Lawmakers call for civility after congressional baseball practice shooting

Sen. Sherrod Brown speaks to WSYX from Capitol Hill on June 14, 2017. (SBG)

Members of Congress are offering prayers and support after their colleagues came under fire at a practice for a charity baseball game on Wednesday morning.

At least four people were wounded in the shooting at the Republican baseball team’s practice in Alexandria, including House Majority Whip Steve Scalise, R-La. The suspect was also wounded and later died.

“Our thoughts and prayers go out to Steve Scalise, his family, for those others who were wounded,” said Rep. Evan Jenkins, R-W.V.

Two members of Scalise’s security detail from U.S. Capitol Police were injured before one of them shot the gunman.

“Had they not been there, I can’t imagine the potential death that could have occurred,” Jenkins said of the officers.

Rep. Jim Costa, D-Cal., also praised the efforts of the officers, noting that security was only present because of Scalise’s position in leadership.

“Thank god that Congressman Scalise as majority whip has a security detail… Who knows what might have happened if they were not there to take down the gunman,” he said.

The gunman has been identified as James Hodgkinson of Belleville, Illinois. Although law enforcement has not yet confirmed a motive, details of Hodgkinson’s apparent political views have emerged, including volunteer work for Sen. Bernie Sanders’ presidential campaign.

Sanders has issued a statement calling the shooting a sickening and despicable act.

“Real change can only come about through nonviolent action, and anything else runs against our mostly deeply held American values,” he said.

Several lawmakers expressed concern about the heated rhetoric and lack of civility that have typified American politics in recent months.

“I just think people should step back and stop the name-calling back and forth,” said Sen. Sherrod Brown, D-Ohio.

Although he emphasized he is not placing responsibility on anyone except the shooter, he did call for the president to set a more nonpartisan example for the country.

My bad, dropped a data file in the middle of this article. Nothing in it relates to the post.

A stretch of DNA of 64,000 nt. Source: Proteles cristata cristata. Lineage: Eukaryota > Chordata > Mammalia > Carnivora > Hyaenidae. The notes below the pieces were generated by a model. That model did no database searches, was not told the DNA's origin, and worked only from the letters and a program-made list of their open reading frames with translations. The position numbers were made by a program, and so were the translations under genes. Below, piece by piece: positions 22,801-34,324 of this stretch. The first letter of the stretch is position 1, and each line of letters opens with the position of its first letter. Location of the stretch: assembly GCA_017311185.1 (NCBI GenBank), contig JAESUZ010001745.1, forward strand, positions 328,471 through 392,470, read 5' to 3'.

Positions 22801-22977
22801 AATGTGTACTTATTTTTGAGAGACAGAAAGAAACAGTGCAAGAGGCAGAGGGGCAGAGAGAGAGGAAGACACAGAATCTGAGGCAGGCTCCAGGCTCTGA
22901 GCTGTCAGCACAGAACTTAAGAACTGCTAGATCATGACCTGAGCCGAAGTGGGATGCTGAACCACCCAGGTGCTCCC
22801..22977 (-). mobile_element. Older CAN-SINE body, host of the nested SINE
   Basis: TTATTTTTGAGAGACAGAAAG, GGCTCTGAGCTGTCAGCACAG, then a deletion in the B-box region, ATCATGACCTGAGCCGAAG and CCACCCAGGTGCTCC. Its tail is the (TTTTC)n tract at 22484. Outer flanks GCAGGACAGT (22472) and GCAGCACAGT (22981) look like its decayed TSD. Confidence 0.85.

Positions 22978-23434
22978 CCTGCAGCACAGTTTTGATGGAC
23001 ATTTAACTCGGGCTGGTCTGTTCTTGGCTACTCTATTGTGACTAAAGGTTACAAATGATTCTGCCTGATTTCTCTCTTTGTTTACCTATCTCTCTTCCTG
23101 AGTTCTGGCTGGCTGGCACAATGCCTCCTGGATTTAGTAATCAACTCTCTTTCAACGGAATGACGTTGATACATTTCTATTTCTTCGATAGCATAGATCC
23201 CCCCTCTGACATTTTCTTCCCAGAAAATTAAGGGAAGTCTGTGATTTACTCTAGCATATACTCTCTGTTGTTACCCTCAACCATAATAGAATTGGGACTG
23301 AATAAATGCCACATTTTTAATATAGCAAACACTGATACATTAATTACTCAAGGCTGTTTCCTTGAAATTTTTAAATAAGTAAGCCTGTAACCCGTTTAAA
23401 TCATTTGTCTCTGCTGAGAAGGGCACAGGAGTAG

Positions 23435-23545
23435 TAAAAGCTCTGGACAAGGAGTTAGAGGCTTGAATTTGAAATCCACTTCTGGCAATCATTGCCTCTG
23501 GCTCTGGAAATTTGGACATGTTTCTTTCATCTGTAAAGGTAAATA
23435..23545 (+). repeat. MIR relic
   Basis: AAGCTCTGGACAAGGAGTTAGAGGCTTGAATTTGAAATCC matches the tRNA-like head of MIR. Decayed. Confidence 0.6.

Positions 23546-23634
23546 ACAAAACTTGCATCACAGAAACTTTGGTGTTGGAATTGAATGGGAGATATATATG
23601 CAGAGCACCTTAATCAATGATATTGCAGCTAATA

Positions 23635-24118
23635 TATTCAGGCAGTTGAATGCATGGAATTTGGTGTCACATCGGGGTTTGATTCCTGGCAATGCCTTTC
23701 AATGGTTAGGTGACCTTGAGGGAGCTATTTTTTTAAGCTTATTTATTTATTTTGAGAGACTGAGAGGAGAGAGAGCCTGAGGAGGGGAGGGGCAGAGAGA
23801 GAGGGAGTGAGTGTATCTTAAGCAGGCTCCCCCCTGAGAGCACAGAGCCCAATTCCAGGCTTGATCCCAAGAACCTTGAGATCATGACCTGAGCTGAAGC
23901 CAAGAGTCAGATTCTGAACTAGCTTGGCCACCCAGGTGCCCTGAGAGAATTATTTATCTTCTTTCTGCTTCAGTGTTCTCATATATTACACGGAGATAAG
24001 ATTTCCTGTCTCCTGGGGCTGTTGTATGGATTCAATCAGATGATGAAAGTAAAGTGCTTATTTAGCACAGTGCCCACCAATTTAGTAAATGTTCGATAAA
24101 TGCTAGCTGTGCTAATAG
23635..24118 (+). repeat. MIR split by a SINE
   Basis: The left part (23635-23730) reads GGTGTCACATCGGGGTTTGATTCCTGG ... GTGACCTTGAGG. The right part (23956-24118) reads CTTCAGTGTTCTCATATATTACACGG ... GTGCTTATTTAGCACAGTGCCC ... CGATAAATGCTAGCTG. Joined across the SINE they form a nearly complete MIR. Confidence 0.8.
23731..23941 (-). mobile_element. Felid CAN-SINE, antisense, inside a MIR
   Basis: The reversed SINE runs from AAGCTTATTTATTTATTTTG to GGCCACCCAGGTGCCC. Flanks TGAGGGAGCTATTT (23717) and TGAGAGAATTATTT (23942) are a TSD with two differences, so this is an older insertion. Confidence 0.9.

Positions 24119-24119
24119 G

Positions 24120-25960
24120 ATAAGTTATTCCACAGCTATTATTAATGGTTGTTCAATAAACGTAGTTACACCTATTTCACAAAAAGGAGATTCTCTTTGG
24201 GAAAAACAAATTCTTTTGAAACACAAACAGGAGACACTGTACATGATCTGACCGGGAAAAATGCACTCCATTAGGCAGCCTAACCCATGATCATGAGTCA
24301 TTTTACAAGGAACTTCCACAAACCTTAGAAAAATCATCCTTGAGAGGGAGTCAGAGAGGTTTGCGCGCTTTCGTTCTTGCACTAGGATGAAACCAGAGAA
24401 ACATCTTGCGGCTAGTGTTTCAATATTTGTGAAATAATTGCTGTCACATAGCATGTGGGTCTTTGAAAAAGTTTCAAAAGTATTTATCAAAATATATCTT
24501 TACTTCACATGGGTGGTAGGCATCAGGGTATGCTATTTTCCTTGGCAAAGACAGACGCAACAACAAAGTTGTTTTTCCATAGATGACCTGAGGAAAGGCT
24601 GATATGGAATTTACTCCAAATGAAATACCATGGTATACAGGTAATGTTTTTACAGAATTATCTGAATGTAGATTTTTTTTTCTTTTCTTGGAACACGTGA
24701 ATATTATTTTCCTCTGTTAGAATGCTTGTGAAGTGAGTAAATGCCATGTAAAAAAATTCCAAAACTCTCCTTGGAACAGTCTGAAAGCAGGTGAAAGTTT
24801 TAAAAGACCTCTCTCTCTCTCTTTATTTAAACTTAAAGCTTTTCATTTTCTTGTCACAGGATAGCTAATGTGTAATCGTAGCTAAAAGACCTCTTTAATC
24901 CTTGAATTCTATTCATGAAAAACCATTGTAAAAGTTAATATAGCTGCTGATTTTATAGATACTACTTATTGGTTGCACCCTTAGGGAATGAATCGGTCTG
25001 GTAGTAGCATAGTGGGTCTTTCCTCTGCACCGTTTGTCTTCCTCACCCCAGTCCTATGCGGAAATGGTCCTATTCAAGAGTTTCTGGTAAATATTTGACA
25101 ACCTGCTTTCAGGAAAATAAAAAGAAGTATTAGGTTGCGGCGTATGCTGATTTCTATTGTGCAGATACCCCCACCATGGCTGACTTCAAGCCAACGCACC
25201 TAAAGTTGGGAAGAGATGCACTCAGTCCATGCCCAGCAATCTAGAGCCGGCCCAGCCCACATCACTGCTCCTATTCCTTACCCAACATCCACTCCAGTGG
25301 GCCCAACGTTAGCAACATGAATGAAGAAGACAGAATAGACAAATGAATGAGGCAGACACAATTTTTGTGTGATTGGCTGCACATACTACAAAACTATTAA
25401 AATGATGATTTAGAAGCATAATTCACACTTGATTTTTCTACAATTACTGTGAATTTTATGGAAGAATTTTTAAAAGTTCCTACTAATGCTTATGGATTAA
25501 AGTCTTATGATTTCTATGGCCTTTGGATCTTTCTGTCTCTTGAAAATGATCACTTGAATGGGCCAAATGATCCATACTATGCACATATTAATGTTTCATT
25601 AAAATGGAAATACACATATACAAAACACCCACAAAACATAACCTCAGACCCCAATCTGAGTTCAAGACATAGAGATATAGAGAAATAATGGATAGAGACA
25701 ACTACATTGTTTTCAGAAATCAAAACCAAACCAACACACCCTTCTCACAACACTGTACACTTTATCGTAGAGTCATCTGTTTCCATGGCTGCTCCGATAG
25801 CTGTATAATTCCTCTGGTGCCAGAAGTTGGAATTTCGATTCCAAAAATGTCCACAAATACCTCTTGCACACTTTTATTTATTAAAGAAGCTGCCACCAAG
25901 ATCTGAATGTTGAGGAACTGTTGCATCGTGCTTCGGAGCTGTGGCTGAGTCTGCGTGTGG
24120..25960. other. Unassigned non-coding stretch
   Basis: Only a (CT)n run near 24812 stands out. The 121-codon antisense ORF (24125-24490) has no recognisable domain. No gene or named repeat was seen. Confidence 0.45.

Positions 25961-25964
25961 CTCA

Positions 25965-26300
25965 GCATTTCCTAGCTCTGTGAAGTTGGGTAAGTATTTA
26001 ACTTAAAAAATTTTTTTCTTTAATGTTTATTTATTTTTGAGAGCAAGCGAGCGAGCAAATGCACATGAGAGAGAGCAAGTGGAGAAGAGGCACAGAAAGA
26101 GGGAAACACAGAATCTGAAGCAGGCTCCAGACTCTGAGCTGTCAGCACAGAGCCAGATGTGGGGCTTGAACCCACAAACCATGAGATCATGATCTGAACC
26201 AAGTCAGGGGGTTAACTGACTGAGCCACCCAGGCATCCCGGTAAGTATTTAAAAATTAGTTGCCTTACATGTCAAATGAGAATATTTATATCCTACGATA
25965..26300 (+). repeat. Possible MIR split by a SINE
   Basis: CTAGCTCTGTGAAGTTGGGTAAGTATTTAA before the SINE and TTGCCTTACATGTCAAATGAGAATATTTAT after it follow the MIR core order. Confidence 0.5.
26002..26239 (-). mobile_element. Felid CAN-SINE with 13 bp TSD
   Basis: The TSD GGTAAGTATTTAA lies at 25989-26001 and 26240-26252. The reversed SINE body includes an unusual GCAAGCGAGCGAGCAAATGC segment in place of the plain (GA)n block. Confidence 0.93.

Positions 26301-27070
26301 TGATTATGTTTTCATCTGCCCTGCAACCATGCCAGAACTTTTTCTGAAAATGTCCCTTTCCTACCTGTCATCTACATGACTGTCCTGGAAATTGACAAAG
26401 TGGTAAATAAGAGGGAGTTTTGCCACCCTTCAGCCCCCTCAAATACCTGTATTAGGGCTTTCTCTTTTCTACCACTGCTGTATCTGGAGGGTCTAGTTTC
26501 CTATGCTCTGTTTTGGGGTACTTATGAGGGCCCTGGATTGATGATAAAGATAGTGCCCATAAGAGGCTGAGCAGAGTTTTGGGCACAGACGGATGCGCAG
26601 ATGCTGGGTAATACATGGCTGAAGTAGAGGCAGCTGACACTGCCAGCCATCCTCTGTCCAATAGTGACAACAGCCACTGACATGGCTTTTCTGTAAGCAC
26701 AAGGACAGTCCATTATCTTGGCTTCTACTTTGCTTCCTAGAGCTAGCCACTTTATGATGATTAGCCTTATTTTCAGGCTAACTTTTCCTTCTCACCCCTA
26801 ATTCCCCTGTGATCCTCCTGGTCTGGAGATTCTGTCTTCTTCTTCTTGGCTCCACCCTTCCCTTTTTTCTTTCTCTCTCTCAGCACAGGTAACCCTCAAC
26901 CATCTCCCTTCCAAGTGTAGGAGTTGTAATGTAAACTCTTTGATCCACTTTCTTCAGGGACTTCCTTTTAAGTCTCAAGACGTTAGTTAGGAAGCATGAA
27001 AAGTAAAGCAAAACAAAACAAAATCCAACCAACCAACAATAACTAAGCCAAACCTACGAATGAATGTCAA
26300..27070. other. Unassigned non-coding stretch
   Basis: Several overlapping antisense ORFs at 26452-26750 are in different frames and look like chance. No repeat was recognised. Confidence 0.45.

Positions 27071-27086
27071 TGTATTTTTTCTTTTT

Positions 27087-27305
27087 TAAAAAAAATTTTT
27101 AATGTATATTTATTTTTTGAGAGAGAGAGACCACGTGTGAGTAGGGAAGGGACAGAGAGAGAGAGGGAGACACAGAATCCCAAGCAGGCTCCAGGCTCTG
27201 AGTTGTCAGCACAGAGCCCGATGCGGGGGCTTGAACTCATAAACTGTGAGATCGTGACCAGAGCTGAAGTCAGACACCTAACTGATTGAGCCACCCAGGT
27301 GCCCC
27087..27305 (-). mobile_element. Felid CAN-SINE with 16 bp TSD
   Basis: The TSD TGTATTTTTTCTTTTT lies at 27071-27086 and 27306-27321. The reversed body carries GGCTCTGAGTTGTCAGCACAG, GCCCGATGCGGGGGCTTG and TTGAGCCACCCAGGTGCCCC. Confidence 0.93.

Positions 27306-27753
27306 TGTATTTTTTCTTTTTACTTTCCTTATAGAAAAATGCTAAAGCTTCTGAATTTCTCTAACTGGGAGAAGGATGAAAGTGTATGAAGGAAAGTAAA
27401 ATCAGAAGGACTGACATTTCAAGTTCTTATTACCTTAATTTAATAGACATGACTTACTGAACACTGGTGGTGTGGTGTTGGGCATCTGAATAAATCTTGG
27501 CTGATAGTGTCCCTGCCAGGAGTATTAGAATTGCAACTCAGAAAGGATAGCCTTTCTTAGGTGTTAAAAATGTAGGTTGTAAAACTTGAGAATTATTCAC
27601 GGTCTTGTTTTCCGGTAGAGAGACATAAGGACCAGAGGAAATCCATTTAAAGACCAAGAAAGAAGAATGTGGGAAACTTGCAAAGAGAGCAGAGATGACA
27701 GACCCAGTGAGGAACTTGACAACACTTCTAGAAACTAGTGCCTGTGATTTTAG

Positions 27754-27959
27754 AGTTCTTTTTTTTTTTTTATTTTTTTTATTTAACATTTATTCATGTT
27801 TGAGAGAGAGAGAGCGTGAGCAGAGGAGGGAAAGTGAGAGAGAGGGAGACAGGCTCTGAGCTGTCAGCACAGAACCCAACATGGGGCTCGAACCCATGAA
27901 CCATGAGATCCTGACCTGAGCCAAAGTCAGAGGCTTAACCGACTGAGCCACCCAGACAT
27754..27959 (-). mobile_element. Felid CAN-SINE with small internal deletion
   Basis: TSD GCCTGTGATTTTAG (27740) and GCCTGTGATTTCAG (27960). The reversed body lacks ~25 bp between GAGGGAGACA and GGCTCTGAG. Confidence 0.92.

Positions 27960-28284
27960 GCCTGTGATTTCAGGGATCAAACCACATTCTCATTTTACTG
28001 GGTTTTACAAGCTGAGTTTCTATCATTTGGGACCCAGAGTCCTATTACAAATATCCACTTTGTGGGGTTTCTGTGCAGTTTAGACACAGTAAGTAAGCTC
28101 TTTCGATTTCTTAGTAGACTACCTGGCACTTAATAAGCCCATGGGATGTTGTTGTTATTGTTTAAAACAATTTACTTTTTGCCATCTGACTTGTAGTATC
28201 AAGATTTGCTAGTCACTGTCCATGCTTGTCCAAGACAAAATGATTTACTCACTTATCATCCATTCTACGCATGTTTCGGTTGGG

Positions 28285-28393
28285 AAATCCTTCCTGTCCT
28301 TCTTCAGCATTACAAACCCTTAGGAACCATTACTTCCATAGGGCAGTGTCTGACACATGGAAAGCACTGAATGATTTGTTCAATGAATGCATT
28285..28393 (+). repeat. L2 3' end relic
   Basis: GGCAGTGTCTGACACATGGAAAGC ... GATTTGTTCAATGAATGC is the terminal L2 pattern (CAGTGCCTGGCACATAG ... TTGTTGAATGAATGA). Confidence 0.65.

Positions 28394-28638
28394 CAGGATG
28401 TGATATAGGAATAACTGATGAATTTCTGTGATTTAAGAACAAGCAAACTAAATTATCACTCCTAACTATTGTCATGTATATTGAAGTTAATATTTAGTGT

“I don’t blame this incident on any political figure…but I do think the president could set a more embracing, softer tone to try to bring people together,” he said.

Town halls in members’ home districts have been particularly tense at times this year, but Rep. Matt Gaetz, R-Fla., said he has no intention of ratcheting up security for a forum he is holding this weekend.

“If we over-militarize our own presence in our communities, it creates greater detachment between those who are serving and those that we are intended to serve,” he said.

Jenkins decried the dangerous “toxic environment” the country is living in.

“I don’t know what his motivation, what his hate was, but clearly he was there to kill,” he said.

Rep. James Langevin, D-R.I., acknowledged deep ideological divisions, but condemned any act of violence driven by those differences.

“Violence is never the answer,” he said.

Costa hopes the tragedy will spur some changes in the national political dialogue.

“It just all reminds us that we’ve got to lower the rhetoric and ensure that civility remains a part of our democratic debate and our process,” Costa said.

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